Super Helpful Tips To Get Your Kids To Finally Clean Their Room

Super Helpful Tips To Get Your Kids To Finally Clean Their Room

Is it true that some kids naturally clean their rooms and help around the house, but it’s practically impossible to get other kids to help? Not at all! It’s true that some kids have easier personalities, but all kids are trainable.

How Do We Get Started?

The easiest way to get kids to clean their rooms and help around the house is to start early. Children as young as 2 can help pick up their bedroom and playroom. And by 3, they can begin helping with household chores. Most children think helping with chores is fun at that age.

  • Explain how to clean their room, why it’s important, and how often they’ll be cleaning their room.
  • Clean their room with them and talk about what you’re doing the first couple of times.
  • The third time, your child cleans and you watch. Give helpful tips (but not criticism) as needed.
  • If your child has mastered the chore, they now own it. If not, watch them again and give helpful tips. If they still aren’t performing well, step back and assess the situation. Have you offered clear training? Is there a better way to explain what you want?

Once your child can clean their bedroom by themselves, inspect their work the first 2-3 times they fly solo and periodically after that. You’re not looking for perfection; you want them to do their best, age-appropriate work.

Little boy sweeping blocks out from under his bed

What If My Child Refuses To Clean Their Room?

Refusing to clean their room or purposely doing a bad job should never be allowed. Young children know that Mommy and Daddy love them. Teach them that sometimes love means getting an extra scoop of ice cream, and sometimes it means being told to eat your vegetables. Either way, children must obey their parents because this is right.

For older children, talk about why having a clean room is important–establishing good habits, knowing how to maintain a home when they’re on their own, inviting friends over, etc. And it’s OK to use that tried-and-true parental statement–my house, my rules. They can set the rules when they have their own house.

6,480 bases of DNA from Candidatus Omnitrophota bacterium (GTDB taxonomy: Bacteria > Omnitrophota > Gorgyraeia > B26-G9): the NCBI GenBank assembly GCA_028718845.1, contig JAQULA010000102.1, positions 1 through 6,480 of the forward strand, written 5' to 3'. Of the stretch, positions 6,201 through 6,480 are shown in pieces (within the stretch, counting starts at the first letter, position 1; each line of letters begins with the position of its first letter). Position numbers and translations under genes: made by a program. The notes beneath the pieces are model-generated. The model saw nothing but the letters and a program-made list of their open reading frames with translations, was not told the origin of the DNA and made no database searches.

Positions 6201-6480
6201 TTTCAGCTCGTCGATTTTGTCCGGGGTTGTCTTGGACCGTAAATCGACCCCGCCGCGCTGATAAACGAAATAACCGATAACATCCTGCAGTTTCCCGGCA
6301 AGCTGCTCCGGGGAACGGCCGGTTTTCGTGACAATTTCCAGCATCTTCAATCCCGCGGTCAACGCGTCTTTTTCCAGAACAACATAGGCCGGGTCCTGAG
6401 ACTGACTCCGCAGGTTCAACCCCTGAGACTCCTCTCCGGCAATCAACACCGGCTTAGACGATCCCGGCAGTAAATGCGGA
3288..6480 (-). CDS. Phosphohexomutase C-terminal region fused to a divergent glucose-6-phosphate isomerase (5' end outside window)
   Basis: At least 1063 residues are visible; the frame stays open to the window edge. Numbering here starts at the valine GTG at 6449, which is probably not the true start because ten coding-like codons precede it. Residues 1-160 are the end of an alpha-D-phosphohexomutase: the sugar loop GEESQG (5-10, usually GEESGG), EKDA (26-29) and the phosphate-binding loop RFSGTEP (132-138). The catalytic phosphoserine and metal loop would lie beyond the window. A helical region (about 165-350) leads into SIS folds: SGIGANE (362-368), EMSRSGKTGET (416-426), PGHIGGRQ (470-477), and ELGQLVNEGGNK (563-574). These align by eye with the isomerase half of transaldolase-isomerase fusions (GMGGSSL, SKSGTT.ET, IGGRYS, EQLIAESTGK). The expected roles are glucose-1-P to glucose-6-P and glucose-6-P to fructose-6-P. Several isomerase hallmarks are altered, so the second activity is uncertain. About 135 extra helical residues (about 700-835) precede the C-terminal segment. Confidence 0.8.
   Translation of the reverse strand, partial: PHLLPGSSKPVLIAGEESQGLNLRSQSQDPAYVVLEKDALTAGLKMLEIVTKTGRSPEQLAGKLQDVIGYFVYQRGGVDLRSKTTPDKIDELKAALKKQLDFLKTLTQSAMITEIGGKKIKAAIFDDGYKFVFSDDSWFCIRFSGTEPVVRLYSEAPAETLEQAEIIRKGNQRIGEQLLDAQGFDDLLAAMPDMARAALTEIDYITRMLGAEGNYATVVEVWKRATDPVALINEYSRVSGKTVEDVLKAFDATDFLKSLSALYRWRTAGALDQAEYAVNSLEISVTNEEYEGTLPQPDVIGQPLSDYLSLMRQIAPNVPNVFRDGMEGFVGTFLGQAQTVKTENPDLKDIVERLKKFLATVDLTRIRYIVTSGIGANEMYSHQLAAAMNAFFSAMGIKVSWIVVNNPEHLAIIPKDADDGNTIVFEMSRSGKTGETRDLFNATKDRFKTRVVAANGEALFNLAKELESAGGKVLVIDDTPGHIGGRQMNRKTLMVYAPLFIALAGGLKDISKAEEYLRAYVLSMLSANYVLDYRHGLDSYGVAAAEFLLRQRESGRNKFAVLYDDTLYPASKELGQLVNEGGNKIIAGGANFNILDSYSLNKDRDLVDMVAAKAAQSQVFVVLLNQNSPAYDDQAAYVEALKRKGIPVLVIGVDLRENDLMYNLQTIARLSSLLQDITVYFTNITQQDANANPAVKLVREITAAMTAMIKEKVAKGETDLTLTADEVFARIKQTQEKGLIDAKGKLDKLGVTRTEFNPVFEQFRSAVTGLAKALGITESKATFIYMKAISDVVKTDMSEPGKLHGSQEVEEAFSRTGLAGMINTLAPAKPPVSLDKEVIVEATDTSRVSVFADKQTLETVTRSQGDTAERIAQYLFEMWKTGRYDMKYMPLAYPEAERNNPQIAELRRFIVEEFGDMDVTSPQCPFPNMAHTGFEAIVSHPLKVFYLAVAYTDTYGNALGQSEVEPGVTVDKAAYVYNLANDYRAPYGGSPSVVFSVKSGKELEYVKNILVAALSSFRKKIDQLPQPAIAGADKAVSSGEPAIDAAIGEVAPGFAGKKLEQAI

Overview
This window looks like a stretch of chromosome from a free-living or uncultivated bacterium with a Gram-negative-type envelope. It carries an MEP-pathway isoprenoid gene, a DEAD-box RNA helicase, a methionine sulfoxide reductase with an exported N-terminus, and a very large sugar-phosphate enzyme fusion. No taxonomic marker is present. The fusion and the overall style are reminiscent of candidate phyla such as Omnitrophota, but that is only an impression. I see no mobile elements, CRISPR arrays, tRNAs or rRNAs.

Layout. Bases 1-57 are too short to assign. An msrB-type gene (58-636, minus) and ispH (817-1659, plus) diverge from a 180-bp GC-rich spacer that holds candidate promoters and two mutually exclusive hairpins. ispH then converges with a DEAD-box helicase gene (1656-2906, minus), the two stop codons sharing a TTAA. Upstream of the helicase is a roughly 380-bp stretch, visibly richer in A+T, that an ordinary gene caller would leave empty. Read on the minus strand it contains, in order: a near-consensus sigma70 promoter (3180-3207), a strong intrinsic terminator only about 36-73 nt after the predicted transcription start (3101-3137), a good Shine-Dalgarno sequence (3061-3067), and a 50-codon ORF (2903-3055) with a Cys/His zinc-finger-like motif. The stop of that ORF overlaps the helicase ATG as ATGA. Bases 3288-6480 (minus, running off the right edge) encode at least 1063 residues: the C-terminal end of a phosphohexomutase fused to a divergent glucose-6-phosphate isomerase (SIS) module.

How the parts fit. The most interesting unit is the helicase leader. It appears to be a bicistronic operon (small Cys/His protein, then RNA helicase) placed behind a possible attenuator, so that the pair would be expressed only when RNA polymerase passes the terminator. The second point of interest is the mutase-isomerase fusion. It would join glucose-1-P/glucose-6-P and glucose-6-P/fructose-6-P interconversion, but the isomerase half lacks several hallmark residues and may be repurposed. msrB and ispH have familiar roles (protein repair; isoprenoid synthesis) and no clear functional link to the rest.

Are There Ways To Help My Child Be Successful?

Absolutely! If there are barriers you can remove to help them be successful, you should do so. Consider:

laundry hamper piled with clothes and clothes on the floor

Clothes hampers – Make sure each bedroom has a clothes hamper that’s big enough. I often see older children trying to use the same hamper they had as small children, although their clothes are now 5x bigger. Additionally, remove the lid on the hamper–anything that gets in the way reduces the likelihood of clothes landing IN the hamper.

Dressers – It’s common to see children using dressers they had as young children. Their bigger bodies wear bigger clothes that don’t fit in small dressers. Drawers need to be deep enough to accommodate your child’s clothing. And like adult dressers, drawers should never be more than 2/3 to 3/4 full; otherwise, it is hard to put clothes away.

Closets – Like dresser drawers, closets shouldn’t be more than 2/3 to 3/4 full. Leaving space makes it easier to put away clothes and increases the likelihood your child will do so. Most kids’ closets are overfull because they need purging more often. While your child is growing, review what fits and what doesn’t every six months.

Hang vs. Fold – Observe your child. If they’re good about putting clothing in a dresser but horrible at hanging things up, arrange their bedroom so that they are folding clothing rather than hanging it. If their dresser isn’t big enough to accommodate this, put shelves in the closet and let them put folded clothing there. Your goal is for them to have a tidy room—the tools can vary.

Limit Stuff – The more your child has in their bedroom, the more there is to pick up. You aren’t doing them a favor if they have too many toys, stuffed animals, or books in their room. A good rule of thumb is to have no more in the bedroom than the child can put away in 10 minutes or less.

A floor so covered with toys that you can't even see the floor

Take a picture – Take a picture of your child’s room when it looks the way you want it to (or sections if you can’t capture the whole room). Put the photo in a plastic sleeve to be kept in a place your child can pull out to see what their room should look like. If cleaning quality slips, have them match the picture.

Teaching your child how to clean their room teaches them how to care for themselves.

That’s good parenting!

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